Don't miss

Replay


LATEST SHOWS

TALKING EUROPE

Dealing with returning jihadists: Is de-radicalisation possible?

Read more

ENCORE!

Noel Gallagher, Bryce Dessner and ‘David Bowie is’ in Paris

Read more

THE INTERVIEW

'Agent Storm': How a militant Islamist became a CIA spy

Read more

FOCUS

China: New reform set to benefit migrants

Read more

THE OBSERVERS

Caged children in Syria and dumpster diving in Ivory Coast

Read more

IN THE PAPERS

French local elections: April 21st all over again?

Read more

IN THE PAPERS

Nemtsov murder: 'Calculated political violence'

Read more

EYE ON AFRICA

Paul Kagame visits UNESCO HQ in Paris

Read more

BUSINESS DAILY

Samsung hopes to win back lost ground with new phones

Read more

Dow plunges to five-year closing low

Latest update : 2008-10-08

The Dow Jones Industrial Average sank 5.11% at closing, following Monday's decline, as investors continue to fear recession, despite worldwide measures to pump life back into the economy and jump-start ailing banks.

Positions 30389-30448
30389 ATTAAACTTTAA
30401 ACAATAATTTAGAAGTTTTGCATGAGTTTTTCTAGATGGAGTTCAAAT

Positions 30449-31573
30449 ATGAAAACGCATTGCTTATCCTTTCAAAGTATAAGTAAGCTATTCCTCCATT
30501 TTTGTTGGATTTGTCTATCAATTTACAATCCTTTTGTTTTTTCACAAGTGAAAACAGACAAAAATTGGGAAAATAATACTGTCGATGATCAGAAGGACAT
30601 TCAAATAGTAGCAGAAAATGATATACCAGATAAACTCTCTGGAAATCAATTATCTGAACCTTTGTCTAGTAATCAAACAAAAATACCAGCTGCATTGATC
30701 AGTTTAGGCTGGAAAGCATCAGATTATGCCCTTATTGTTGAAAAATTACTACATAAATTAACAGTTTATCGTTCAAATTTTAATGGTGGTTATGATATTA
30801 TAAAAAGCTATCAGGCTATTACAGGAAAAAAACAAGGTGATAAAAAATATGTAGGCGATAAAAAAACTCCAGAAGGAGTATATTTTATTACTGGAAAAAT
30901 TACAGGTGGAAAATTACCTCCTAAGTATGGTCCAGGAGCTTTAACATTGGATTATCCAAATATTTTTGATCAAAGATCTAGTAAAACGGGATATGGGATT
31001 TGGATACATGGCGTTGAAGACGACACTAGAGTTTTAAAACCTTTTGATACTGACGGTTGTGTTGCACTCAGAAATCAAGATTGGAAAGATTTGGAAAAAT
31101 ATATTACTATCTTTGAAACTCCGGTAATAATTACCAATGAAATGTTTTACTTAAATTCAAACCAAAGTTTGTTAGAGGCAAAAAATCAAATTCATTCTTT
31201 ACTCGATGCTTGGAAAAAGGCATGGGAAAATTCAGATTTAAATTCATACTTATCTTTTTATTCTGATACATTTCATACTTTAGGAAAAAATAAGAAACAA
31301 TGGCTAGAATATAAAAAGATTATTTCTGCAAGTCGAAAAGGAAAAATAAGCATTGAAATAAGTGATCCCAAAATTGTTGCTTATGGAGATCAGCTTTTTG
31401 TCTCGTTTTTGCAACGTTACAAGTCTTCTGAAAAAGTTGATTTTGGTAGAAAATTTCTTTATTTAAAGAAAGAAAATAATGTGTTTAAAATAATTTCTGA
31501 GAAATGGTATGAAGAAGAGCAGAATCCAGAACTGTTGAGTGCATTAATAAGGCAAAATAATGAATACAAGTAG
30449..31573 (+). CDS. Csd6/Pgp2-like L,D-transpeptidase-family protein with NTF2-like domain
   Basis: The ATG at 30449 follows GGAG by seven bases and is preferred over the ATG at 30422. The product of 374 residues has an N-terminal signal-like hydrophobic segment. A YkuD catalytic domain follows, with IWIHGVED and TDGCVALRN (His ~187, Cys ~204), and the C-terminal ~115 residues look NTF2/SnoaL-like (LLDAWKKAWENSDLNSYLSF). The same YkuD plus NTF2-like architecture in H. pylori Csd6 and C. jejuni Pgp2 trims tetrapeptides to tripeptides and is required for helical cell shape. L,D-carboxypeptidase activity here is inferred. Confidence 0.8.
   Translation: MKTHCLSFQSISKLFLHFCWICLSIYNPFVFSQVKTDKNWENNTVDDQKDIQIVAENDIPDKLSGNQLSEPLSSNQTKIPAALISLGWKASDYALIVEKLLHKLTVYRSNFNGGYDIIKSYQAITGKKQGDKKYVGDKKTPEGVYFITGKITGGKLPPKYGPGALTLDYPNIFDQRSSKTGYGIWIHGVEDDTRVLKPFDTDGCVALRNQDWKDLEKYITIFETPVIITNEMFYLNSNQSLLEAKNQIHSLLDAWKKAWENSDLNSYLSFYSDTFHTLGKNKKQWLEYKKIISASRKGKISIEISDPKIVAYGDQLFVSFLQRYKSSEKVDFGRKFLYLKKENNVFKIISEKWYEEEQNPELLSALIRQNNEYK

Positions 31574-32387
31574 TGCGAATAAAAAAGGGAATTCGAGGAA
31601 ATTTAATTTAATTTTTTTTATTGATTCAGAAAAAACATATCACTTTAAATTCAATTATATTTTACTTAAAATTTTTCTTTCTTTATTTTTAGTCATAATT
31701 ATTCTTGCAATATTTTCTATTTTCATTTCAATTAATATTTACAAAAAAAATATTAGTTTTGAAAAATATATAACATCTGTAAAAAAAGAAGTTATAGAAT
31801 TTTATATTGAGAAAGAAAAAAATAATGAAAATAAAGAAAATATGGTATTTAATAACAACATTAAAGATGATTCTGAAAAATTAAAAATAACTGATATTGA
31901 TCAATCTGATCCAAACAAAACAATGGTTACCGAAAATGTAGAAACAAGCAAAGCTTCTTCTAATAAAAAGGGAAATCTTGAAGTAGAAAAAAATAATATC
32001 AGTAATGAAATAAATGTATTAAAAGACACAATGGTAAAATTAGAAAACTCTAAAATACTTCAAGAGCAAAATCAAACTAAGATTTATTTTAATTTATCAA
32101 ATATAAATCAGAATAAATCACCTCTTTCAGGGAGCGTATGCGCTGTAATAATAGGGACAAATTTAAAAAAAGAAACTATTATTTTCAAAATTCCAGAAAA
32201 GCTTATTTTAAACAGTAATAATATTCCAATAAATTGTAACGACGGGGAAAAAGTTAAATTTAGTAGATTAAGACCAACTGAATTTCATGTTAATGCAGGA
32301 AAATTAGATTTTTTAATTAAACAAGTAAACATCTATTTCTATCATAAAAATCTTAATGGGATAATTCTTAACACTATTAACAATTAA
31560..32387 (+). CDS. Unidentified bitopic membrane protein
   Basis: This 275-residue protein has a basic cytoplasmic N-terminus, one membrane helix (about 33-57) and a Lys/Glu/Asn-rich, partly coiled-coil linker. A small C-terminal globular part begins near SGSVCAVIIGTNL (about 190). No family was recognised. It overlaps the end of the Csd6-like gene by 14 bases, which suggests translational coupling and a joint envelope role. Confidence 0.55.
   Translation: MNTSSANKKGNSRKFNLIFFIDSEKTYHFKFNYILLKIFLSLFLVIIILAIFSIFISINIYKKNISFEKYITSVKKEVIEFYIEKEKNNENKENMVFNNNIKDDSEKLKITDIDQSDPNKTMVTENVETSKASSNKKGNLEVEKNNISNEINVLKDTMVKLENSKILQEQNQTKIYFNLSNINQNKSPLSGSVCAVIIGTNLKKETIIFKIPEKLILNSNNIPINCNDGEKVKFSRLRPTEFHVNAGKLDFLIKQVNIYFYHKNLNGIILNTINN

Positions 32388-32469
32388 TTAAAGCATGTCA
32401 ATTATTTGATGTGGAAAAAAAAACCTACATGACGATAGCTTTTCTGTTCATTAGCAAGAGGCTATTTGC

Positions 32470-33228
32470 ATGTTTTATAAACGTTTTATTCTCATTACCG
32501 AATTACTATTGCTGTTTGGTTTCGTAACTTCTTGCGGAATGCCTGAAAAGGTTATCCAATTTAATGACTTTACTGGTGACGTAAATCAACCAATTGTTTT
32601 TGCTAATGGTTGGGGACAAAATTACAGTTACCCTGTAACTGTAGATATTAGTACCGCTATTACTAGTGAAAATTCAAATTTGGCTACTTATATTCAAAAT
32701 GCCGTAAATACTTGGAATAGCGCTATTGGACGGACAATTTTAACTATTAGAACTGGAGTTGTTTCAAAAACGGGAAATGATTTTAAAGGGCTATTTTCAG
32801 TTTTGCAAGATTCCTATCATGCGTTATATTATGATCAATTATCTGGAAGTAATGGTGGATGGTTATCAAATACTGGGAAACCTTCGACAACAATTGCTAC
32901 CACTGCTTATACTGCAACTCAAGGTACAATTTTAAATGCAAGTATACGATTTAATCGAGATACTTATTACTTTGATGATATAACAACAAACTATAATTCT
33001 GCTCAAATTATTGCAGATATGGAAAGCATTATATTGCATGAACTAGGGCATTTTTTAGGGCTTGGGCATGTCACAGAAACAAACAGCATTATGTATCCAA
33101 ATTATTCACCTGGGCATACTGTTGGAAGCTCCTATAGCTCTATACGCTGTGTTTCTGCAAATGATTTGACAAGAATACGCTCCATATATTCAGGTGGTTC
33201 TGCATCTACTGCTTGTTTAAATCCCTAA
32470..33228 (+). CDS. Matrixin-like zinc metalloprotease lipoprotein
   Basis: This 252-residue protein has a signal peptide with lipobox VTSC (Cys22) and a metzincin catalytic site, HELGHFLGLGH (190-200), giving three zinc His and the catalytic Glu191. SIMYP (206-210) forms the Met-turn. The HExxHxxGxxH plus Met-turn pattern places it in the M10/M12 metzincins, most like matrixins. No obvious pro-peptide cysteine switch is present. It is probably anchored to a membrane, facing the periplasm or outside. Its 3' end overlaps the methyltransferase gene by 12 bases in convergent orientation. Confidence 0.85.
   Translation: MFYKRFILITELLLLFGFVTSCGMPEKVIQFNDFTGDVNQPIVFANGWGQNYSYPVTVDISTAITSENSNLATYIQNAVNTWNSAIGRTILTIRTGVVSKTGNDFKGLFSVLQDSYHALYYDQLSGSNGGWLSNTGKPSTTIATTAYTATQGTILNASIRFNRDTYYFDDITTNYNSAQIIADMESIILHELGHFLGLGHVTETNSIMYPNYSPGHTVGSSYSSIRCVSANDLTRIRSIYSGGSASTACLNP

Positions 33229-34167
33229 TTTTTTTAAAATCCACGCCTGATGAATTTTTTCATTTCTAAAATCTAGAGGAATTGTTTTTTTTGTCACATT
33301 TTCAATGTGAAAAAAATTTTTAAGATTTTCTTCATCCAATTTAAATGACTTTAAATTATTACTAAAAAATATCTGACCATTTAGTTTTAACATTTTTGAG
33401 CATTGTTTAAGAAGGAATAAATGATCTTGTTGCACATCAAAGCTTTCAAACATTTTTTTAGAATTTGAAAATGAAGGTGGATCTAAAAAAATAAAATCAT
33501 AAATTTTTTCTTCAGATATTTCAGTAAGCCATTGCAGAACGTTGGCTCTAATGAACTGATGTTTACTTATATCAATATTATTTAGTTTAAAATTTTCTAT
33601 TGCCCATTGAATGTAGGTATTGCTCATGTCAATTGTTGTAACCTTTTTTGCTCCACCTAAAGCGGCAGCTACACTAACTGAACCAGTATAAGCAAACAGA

Click here for full coverage of the financial crisis

 

US stocks plunged Tuesday for a second straight day as investors were gripped by fears of a deeper credit crunch leading to severe recession.
   
The Dow Jones Industrial Average sank 508.39 points (5.11) percent to a five-year low of 9,447.11 just after the closing bell, following a 369-point slide Monday and a global rout.
   
The tech-heavy Nasdaq plummeted 108.08 points (5.80 percent) to 1,754.88 and the Standard & Poor's 500 slid 60.55 points (5.73 percent) to a preliminary close of 996.34, dropping below a key level of 1,000 points.
   
After a battering of markets on Monday, Wall Street took little comfort in news that central banks were pumping up liquidity to banks and the Federal Reserve opened its coffers to companies hit by the credit crunch with a new program that will buy up commercial paper, short-term debt critical for many corporate operations.
   
"The financial panic of the past month has sent the economy into a tailspin. The question is no longer whether there is a recession, but how severe it will be," said Mark Zandi at Economy.com.
  

Date created : 2008-10-08

COMMENT(S)